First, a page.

The Wrack

The Wrack is the Wells Reserve blog, our collective logbook on the web.

Posts tagged webhannet

  • Mysterious Aquatic Creature Lurking in Wells Harbor?

    | April 1, 2015 | Filed under: News

    Jeremy Miller, research associate at the Wells Reserve at Laudholm, is no stranger to Wells Harbor. But lately in Wells Harbor, things have been getting stranger.

    For the past ten years, Miller has been coordinating the Wells Reserve's System-Wide Monitoring Program (SWMP), which, as part of a network of 28 water quality data collection sites across the nation, remotely samples coastal waters every 15 minutes, 365 days a year. Jeremy Miller works on equipment at Wells Harbor, unaware of the mysterious creature that would soon swim under the dock where he stands. Is that Webby?Gigabytes of data are annually collected by the SWMP program and scientists are increasingly using it to spot long-term changes in the Gulf of Maine and other coastal areas.

    But recently Miller, who is also the Maine state coordinator for the Marine Invasive Monitoring and Information Collaborative (MIMIC), saw something he'd never seen before.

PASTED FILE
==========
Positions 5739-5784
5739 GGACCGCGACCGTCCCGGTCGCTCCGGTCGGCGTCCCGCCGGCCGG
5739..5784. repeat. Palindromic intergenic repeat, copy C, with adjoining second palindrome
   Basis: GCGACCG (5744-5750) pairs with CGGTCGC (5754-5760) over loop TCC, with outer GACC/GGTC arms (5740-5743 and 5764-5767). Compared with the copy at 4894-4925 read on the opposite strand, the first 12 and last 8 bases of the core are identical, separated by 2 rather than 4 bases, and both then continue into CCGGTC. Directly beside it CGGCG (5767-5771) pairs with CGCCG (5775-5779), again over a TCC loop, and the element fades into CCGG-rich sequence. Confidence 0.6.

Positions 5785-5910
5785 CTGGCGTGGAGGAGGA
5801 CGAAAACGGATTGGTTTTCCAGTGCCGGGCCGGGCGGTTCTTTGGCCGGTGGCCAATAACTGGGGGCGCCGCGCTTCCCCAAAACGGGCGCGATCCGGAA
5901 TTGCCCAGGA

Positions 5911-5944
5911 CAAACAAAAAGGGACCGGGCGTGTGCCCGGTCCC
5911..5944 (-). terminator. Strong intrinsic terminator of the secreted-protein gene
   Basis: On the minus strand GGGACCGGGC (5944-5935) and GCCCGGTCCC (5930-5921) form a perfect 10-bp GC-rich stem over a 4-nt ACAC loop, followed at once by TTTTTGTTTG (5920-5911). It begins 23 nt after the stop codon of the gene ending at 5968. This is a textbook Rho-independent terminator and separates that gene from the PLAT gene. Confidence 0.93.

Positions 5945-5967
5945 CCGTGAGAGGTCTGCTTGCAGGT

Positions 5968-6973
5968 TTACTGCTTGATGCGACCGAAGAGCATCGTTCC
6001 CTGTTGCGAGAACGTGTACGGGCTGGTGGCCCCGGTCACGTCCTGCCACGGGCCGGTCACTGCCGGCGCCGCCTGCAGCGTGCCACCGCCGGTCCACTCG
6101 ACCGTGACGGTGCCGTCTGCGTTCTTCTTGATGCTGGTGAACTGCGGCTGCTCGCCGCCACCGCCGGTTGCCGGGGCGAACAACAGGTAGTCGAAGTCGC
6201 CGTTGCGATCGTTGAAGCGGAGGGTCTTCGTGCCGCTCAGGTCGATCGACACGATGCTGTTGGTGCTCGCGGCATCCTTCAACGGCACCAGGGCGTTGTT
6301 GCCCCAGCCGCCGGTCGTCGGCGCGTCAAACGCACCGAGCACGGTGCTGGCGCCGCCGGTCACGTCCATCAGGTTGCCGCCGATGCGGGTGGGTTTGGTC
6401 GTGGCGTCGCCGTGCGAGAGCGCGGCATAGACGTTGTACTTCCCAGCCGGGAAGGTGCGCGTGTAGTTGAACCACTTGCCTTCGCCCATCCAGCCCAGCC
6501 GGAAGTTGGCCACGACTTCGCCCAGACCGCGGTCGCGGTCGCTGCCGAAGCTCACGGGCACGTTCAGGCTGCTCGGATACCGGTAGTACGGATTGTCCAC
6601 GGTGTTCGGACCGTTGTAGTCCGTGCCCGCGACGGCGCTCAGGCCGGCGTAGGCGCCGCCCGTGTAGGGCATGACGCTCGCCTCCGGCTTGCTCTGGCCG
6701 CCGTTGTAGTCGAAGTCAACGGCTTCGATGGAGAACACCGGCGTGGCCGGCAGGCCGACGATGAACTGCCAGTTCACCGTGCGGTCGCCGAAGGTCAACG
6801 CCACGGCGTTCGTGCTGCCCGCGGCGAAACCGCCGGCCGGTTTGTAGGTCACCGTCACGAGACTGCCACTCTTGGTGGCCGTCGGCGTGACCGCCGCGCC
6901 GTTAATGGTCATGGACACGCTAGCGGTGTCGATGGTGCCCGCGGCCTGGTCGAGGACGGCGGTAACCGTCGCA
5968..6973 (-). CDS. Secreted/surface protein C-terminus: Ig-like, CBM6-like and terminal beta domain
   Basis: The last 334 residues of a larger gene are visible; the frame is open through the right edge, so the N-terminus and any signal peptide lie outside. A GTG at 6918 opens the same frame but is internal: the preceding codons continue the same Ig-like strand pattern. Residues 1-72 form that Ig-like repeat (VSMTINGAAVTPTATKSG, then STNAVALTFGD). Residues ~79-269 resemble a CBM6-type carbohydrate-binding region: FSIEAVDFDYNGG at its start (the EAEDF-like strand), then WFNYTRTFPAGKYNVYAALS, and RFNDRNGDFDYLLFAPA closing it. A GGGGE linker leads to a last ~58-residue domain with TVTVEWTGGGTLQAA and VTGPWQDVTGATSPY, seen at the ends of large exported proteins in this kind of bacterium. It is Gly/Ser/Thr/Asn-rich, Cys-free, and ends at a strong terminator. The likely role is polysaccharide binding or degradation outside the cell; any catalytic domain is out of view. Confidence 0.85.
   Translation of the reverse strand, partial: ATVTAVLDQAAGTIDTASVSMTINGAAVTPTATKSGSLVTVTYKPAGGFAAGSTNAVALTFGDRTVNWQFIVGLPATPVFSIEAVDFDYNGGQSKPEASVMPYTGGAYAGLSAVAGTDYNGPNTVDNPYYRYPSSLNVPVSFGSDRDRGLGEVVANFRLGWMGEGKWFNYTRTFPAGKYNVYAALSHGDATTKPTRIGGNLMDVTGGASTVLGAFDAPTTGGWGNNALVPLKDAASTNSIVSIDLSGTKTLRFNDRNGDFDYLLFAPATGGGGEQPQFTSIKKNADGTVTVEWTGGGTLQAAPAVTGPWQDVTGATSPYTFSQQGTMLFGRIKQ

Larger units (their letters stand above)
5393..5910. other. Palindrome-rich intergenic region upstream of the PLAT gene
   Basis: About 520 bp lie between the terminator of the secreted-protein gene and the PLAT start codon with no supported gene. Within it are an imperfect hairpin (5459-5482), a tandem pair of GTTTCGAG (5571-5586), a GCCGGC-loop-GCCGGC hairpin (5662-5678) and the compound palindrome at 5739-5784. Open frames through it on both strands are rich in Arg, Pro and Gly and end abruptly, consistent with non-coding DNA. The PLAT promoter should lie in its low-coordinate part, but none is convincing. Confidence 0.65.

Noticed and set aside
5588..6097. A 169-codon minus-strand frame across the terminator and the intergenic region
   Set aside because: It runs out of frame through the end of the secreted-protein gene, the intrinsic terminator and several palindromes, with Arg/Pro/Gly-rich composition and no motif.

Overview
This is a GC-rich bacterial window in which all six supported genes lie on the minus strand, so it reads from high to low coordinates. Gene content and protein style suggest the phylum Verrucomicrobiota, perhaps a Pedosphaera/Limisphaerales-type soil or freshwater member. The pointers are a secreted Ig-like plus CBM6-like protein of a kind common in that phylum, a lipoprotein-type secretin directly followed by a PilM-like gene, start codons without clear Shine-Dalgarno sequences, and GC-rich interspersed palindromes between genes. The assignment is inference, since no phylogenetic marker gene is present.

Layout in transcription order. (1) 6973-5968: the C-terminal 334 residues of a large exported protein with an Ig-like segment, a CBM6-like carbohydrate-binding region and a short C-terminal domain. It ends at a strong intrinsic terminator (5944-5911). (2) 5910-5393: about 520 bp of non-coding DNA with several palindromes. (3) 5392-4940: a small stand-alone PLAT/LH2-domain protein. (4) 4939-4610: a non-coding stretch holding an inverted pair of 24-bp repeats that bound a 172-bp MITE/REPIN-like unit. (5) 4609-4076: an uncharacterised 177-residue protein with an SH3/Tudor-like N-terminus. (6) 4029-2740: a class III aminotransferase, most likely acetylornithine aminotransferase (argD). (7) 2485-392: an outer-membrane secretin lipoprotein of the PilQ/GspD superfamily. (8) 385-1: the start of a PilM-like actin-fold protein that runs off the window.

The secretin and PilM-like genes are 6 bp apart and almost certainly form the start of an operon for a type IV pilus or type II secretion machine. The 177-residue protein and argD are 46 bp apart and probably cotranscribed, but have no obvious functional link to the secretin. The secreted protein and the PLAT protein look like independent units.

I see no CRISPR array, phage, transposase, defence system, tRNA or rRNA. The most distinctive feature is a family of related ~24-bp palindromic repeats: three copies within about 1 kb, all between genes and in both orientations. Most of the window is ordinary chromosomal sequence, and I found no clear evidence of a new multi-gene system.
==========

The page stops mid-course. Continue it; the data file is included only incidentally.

Or at least, he thought he did.

  • Green Crab Project Update

    Wells Reserve Contributor | January 14, 2015

    Back in September we reported on a current research project going on at the reserve — green crab sampling! We now have an update on this project, but first to refresh your memory…

    Over the 2014 field season, research staff and interns participated in a green crab abundance study in hopes of getting a better understanding of population dynamics of this invasive species on marshes along the coast of Maine. We used modified eels traps baited with Atlantic herring, deployed two traps at a time per site, left them for 24 hours, and repeated this process eight times between June and October.

  • How to Catch 5,000 Green Crabs

    Wells Reserve Contributor | September 11, 2014

    Measuring a green crabThe invasive European green crab is not only a popular topic in the media these days; here at the reserve green crabs are receiving their fair share of attention as well — 5,878 of them so far to be exact!

    The Wells Reserve has teamed up with the University of Maine, Casco Bay Estuary Partnership, and Southern Maine Health Care to study the impacts of the invasive European green crab (Carcinus maenas) on the geology and “stability” of our marshes. Over the summer we have been collecting abundance data that will later be used in conjunction with fyke net data, water quality data, and even geological techniques to better understand the effects green crabs are having on salt marshes throughout southern Maine.

  • Grey Triggerfish in Wells Harbor

    | August 28, 2012
    Researchers in the Coastal Ecology Center recently received a call from the Harbor Master at Wells Harbor asking if someone would come down and look at a "strange" fish that came up in one of the local lobsterman's trap. Upon arrival at the harbor we were greeted by this "visitor" to our waters. It is a …